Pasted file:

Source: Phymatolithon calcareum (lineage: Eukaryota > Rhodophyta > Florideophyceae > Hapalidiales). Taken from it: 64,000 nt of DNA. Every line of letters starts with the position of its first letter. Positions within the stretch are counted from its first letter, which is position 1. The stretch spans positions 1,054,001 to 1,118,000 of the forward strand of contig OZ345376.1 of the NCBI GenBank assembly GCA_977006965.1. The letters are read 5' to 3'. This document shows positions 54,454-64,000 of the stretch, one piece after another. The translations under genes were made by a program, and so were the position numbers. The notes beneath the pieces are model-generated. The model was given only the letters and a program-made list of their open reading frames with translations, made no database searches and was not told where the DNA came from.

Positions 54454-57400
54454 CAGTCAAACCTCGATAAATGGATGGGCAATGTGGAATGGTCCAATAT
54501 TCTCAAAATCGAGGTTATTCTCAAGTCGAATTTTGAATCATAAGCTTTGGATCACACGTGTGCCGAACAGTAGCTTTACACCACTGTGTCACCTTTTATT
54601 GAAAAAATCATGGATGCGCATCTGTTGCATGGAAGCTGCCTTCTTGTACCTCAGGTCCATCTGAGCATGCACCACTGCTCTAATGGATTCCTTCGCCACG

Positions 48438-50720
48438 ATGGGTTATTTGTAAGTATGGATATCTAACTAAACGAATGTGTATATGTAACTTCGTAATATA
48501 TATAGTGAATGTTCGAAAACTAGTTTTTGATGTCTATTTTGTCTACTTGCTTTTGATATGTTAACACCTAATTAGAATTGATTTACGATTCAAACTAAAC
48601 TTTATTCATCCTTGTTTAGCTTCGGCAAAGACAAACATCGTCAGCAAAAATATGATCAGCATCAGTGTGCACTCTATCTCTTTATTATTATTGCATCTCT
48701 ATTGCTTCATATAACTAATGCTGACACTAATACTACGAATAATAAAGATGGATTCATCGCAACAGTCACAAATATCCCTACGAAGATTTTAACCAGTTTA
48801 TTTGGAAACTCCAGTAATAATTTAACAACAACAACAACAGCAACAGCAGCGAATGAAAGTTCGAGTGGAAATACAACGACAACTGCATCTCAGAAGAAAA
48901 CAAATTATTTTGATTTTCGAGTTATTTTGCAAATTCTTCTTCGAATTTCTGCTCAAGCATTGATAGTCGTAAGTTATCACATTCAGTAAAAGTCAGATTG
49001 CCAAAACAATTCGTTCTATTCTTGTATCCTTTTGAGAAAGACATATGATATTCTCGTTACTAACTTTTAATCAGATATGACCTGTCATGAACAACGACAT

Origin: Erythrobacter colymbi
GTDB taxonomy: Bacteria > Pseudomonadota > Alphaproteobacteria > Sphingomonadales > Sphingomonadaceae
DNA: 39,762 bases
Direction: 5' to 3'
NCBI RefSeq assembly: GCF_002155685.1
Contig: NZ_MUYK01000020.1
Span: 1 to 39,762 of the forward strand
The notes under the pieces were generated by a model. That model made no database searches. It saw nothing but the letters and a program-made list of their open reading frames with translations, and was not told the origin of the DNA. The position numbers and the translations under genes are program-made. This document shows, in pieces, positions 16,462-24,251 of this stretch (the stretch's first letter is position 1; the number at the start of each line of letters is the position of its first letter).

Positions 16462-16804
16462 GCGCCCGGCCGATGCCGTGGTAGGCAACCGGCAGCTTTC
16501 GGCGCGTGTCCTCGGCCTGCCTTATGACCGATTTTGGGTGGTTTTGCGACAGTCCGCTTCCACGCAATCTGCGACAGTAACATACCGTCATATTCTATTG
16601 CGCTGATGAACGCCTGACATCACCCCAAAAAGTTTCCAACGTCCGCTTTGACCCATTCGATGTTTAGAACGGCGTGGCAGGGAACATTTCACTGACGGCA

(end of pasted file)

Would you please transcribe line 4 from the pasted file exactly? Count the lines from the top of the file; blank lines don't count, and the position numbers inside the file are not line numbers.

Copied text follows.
54501 TCTCAAAATCGAGGTTATTCTCAAGTCGAATTTTGAATCATAAGCTTTGGATCACACGTGTGCCGAACAGTAGCTTTACACCACTGTGTCACCTTTTATT